Hawaiian Barbecue

From Local Food to a Global Phenomenon

Loco Moco
Loco Moco. Sabrina S. Baksh/Regarding BBQ, Inc.

The beginning of the 20th century saw a dramatic change in the way Americans lived and worked. Leaving the country for the city, from the farm to the factory, people's lives changed and so did the way we ate. By the 1920s lunch counters and diners began spreading across the country and Hawaii, not then yet a state, was no different. These early restaurants served simple and traditional dishes that today we tend to label as comfort food. Of course, in Hawaii, everything took a unique turn.

At the center of the Pacific crossroads, Hawaii has one of the most diverse populations in the United States and a unique collection of both indigenous and imported agricultural products that is constantly changing and expanding. Once, one of the largest pineapple producers in the world, Hawaii is now home to a wide range of farming and ranching concerns giving it access to all kinds of ingredients as well as cooking traditions. 

The diners and lunch counters in the Hawaii of the 1920s and 30s offered both traditional American dishes as well as Asian and indigenous Hawaiian foods. This diverse blend of offerings became commonly know as local food and has remained a mainstay of the diets of the people who actually live in the state (as opposed to the millions of tourists). Here can be found variations of Japanese, Chinese, Korean, Hawaiian, American, and many more culinary traditions. Katsu Chicken would be served next to Kalua Pork, Fried Shrimp, and Hamburgers.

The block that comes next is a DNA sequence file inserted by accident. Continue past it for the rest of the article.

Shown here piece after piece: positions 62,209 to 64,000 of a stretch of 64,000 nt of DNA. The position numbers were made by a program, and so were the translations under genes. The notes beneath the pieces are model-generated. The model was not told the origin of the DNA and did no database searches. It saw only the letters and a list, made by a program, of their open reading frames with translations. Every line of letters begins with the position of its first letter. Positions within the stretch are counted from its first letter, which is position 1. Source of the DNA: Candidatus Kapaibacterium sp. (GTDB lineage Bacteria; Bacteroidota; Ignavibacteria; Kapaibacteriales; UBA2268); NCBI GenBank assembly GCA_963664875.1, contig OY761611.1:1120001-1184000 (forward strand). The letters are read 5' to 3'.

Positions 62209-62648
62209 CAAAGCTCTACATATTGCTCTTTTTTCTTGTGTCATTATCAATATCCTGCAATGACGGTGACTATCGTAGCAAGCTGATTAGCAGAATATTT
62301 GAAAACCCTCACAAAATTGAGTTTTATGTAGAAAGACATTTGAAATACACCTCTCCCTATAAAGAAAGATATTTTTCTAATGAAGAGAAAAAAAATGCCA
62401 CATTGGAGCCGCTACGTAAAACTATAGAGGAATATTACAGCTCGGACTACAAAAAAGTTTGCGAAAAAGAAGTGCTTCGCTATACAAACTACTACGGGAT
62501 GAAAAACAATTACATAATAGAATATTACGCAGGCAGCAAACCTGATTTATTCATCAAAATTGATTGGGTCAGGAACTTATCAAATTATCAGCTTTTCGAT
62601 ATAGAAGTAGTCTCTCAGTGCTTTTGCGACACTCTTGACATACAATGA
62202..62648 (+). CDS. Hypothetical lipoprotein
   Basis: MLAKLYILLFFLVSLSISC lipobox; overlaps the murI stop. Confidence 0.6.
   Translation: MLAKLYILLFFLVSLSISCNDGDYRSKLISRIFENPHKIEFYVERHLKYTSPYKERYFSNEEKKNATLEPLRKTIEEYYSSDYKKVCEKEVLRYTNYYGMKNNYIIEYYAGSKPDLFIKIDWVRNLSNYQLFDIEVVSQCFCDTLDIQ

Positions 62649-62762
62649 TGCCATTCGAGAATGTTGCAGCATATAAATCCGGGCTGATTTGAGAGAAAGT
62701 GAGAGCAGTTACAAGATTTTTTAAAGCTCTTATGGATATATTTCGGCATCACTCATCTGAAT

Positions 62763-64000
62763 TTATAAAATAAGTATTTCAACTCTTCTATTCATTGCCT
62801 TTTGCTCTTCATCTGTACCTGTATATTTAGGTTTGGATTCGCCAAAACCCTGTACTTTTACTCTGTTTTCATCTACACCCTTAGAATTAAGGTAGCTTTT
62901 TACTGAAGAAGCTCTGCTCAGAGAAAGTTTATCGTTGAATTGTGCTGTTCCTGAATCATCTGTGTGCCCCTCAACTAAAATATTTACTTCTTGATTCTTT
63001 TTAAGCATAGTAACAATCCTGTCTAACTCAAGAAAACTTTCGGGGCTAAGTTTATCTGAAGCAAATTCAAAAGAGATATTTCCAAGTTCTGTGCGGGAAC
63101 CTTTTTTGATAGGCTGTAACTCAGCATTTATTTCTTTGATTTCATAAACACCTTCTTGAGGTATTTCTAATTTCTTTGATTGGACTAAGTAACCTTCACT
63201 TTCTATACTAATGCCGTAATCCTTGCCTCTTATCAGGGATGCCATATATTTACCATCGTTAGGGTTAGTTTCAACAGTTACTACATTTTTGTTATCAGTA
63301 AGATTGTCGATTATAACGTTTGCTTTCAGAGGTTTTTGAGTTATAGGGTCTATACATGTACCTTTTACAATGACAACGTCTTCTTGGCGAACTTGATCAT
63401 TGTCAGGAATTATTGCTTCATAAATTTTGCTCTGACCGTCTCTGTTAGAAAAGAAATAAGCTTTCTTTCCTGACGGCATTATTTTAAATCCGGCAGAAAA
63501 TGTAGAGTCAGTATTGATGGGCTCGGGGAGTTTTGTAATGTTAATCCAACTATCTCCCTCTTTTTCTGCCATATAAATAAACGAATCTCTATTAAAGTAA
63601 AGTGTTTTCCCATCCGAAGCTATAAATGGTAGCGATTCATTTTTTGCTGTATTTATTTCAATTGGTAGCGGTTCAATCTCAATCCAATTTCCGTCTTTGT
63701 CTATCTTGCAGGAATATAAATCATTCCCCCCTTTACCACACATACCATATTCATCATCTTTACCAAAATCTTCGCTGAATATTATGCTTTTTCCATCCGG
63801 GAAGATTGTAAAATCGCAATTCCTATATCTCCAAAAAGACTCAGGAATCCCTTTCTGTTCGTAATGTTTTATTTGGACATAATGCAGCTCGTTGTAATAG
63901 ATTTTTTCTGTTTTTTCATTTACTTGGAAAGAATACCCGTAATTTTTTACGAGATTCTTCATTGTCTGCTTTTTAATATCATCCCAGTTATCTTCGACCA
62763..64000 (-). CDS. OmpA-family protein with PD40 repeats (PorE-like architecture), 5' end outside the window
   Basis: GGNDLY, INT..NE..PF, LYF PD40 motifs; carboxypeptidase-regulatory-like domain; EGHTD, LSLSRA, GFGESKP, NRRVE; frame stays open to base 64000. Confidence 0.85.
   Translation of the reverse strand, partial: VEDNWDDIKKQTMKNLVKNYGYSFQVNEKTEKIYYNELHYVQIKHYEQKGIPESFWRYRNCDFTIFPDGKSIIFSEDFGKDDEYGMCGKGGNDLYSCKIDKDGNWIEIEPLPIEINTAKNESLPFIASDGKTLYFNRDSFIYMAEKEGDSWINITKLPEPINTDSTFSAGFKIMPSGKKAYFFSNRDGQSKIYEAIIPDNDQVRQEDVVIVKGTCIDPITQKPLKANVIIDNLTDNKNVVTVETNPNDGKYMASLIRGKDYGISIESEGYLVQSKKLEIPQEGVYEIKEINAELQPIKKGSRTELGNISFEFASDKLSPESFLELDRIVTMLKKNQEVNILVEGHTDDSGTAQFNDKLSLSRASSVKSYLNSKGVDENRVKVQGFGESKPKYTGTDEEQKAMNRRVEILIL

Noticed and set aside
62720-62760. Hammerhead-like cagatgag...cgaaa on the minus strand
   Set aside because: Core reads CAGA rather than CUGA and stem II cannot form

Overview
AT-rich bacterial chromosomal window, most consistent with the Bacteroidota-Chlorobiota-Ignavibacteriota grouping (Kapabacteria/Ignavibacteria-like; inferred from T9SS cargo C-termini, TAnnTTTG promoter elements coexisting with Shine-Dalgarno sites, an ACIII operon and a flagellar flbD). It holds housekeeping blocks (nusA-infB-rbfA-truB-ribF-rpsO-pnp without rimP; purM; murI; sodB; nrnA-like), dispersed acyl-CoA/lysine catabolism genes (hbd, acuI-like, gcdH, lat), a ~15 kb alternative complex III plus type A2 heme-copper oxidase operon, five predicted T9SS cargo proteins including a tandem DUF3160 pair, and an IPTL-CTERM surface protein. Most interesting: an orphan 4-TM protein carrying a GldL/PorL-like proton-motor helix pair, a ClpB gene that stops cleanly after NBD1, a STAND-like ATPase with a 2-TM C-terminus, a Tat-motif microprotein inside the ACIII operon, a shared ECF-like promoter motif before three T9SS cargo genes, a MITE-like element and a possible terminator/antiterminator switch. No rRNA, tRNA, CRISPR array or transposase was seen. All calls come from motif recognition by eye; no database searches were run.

By the 1990s, the popularity of Local Food had produced chains of drive-ins and fast casual restaurants and the opportunity to spread beyond the islands. Started in 1976 by Johnson Kam and Eddie Flores, Jr., L & L Drive-In had spread successfully across the islands and in 1999 was ready to move to the mainland. Hitting California with their unique lunch plates, L & L Drive-In became L & L Hawaiian Barbecue.

Of course, this restaurant doesn't serve barbecue in the traditional sense. Two scoops of rice and one of pasta salad on a plate with a hot entree that was neither smoked or generally grilled don't fit what the world now knows as barbecue, but the franchises spread and spawned a number of imitators, making Hawaiian "Barbecue" a phenomenon in the restaurant world. L & L alone has more than 150 locations, Ono Hawaiian BBQ recently passed 50 locations, and the dozen other chains comprise at least that many.

These restaurants have many items to choose from and there is variation from chain to chain. My personal favorite is the Loco Moco. This plate consists to the rice and pasta salad with a burger patty covered in brown gravy and topped with a fried egg. It makes a great breakfast for those mornings after, well, you know. You will generally also find Kalua Pork, slow roasted pork wrapped in a taro leaf, spam sushi, and the very popular Katsu Chicken, which is a bread chicken breast serves with a Japanese style katsu sauce. 

Regardless of what you think of the barbecue in the name, this is great food, great comfort food, served in large portions for a great price and if it isn't available in your town, it probably will be soon. Hawaiian Barbecue has recently begun to spread beyond the United States and promises to continue to grow in popularity and availability.